Quinquagesima Sunday, and Notes on Fasting

Introit   Be unto me a God, a Protector, and a house of refuge, to save me: for You are my strength and my refuge: and for Your Name’s sake You will lead me, and nourish me. Psalm. In You, O Lord, have I hoped, let me never be confounded: deliver me in Your justice, and save me. ℣. Glory be to the Father, and to the Son, and to the Holy Ghost. As it was in the beginning, is now, and ever shall be, world without end. Amen. — Be thou …

Collect   We beseech You, O Lord, graciously hear our prayers: and releasing us from the bonds of our sins, guard us from all adversity. Through our Lord Jesus Christ, Your Son, who lives and reigns with You in the unity of the Holy Ghost, God, world without end. 

Epistle Brethren: If I speak with the tongues of men and of Angels, and have not charity, I am become as sounding brass, or a tinkling cymbal. And if I should have prophecy, and should know all mysteries and all knowledge, and if I should have all faith so that I could remove mountains, and have not charity,  I  am  nothing.  And if I should distribute  all  my goods  to feed  the poor, and if I should deliver my body to be burned, and have not charity, it profits me nothing. Charity is patient, is kind: charity envies not, deals not perversely, is not puffed up, is not ambitious, seeks not her own, is not provoked to anger, thinks no evil, rejoices not in iniquity, but rejoices with the truth: bears all things, believeth all things, hopes all things, endures all things. Charity never falls away: whether prophecies shall be made void, or tongues shall cease, or knowledge shall be destroyed. For we know in part, and we prophesy in part. But when that which is perfect is come, that which is in part shall be done away. When I was a child, I spoke as a child, I understood as a child, I thought as a child. But when I became a man, I put away the things of a child. We see now through a glass in a dark manner: but then face to face. Now I know in part: but then I shall know even as I am known. And now there remain faith, hope, and charity, these three: but the greatest of these is charity.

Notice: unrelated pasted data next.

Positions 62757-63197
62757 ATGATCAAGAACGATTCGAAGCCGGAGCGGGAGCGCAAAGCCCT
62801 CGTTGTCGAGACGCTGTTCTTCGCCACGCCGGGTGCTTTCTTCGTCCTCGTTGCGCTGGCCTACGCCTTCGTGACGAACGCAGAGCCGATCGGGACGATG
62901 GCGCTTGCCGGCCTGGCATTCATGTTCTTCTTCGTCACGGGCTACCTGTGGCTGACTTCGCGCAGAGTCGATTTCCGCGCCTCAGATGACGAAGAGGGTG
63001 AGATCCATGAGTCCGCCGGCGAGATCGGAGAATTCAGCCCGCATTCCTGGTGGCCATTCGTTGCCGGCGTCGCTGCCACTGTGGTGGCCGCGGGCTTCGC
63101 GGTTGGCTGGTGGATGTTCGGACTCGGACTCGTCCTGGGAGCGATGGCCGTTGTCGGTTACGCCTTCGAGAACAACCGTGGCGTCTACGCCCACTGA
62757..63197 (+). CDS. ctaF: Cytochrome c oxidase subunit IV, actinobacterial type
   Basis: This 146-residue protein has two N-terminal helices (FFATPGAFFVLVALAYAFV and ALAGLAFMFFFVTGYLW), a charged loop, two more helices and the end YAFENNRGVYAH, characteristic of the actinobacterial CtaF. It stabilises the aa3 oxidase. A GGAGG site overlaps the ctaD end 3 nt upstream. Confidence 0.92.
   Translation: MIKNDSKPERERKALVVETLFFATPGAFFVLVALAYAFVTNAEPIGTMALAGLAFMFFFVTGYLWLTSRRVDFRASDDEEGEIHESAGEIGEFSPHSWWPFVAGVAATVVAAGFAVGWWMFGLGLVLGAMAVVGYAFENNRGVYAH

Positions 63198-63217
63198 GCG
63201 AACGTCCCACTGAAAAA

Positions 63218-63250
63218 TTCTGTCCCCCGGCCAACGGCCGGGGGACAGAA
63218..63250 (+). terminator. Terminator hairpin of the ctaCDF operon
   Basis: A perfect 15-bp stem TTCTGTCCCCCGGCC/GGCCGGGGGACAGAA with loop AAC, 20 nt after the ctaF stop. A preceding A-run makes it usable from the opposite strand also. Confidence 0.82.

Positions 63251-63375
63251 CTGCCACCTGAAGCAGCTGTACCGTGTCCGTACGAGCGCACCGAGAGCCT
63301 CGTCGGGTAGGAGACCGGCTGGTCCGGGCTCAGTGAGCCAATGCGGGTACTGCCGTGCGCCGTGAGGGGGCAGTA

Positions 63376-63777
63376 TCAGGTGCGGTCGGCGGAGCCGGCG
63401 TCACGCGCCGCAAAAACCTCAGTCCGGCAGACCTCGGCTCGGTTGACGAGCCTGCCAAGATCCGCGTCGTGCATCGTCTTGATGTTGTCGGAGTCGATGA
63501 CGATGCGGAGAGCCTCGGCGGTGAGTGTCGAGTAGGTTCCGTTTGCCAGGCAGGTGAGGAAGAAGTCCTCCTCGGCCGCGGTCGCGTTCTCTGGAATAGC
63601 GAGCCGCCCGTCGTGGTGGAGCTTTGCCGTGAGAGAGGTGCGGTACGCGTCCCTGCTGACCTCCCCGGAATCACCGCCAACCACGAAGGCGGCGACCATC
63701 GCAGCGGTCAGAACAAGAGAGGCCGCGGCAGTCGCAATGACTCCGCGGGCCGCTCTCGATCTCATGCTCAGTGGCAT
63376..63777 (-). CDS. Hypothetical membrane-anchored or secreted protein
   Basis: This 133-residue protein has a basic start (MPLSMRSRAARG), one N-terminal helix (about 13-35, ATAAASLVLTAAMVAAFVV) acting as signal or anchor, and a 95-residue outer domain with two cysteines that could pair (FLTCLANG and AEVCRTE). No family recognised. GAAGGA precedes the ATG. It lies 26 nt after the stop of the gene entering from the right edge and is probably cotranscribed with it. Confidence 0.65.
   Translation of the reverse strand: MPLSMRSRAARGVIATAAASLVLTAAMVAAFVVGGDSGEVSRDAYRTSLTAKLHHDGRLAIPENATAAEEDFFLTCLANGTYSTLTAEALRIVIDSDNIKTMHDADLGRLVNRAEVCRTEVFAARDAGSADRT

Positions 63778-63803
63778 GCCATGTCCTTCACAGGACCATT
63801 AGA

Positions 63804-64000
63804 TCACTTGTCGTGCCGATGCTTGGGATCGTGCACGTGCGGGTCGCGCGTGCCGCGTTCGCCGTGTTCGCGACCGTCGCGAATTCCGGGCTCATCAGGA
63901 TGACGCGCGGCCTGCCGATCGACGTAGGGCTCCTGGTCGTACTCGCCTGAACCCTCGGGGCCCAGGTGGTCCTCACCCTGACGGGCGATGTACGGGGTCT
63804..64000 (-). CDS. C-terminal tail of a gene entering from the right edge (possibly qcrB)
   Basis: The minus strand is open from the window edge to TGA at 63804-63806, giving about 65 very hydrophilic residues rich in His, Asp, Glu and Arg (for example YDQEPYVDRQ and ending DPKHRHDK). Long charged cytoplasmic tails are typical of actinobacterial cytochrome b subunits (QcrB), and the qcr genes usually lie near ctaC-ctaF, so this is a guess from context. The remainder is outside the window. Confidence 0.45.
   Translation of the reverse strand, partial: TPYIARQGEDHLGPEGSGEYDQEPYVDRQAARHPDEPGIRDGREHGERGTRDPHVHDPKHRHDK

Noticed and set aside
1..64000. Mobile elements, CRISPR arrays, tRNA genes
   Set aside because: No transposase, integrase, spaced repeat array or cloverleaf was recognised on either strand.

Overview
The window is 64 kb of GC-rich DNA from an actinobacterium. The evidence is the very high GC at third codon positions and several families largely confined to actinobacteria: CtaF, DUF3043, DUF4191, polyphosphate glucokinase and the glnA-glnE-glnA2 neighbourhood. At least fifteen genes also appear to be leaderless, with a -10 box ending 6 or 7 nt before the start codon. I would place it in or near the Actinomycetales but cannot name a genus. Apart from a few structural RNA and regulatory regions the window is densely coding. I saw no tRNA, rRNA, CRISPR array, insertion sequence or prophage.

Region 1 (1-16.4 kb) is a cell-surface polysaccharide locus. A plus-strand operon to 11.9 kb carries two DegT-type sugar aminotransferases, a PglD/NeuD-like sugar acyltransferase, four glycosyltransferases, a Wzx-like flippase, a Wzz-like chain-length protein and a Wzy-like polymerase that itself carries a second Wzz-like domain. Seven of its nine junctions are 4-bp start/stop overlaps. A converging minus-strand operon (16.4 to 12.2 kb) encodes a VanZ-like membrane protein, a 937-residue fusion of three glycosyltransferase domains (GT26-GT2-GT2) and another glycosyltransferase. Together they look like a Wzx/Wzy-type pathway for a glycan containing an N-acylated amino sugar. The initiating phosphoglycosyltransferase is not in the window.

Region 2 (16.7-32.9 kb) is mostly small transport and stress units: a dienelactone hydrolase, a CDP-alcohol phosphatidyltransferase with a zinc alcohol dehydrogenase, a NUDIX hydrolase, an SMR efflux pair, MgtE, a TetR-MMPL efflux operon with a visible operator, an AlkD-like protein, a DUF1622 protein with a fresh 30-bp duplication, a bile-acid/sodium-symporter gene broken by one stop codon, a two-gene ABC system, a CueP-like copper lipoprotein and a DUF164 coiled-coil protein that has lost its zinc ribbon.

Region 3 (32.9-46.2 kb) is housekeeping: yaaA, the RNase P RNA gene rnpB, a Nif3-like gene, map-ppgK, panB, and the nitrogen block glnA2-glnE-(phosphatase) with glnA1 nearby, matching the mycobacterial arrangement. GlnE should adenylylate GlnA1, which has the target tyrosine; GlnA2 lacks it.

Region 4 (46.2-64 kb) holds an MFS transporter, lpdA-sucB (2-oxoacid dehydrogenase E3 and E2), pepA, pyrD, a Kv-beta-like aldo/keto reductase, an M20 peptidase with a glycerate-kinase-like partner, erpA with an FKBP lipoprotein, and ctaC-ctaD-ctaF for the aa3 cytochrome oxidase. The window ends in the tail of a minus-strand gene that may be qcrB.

Gradual   You are the God that alone dost wonders: You hast made Your power known among the nations. With Thine arm You hast delivered Your people, the children of Israel and of Joseph. Tract   Sing joyfully to God, all the earth: serve ye the Lord with gladness. Come in before His presence with exceeding great joy: know ye that the Lord He is God. He made us, and not we ourselves: but we are His people and the sheep of His pasture.

Gospel (Luke 18:31-43) At that time Jesus took unto Him the twelve and said to them: Behold, we go up to Jerusalem, and all things shall be accomplished which were written by the Prophets concerning the Son of Man. For He shall be delivered to the Gentiles, and shall be mocked, and scourged, and spit upon: and after they have scourged Him, they will put Him to death, and the third day He shall rise again. And they understood none of those things, and this word was hid from them, and they understood not the things that were said. Now it came to pass, when He drew nigh to Jericho, that a certain blind man sat by the wayside, begging. And when he heard the multitude passing by, he asked what this meant. And they told him that Jesus of Nazareth was passing by. And he cried out, saying: Jesus, Son of David, have mercy on me. And they that went before rebuked him, that he should hold his peace. But he cried out much more: Son of David, have mercy on me. And Jesus standing, commanded him to be brought unto Him. And when he was come near, He asked him, saying: What do you me to do to you? But he said: Lord, that I may see. And Jesus said to him: Receive Your sight, Your faith hath made you whole. And immediately he saw and followed Him, glorifying God. And all the people, when they saw it, gave praise to God.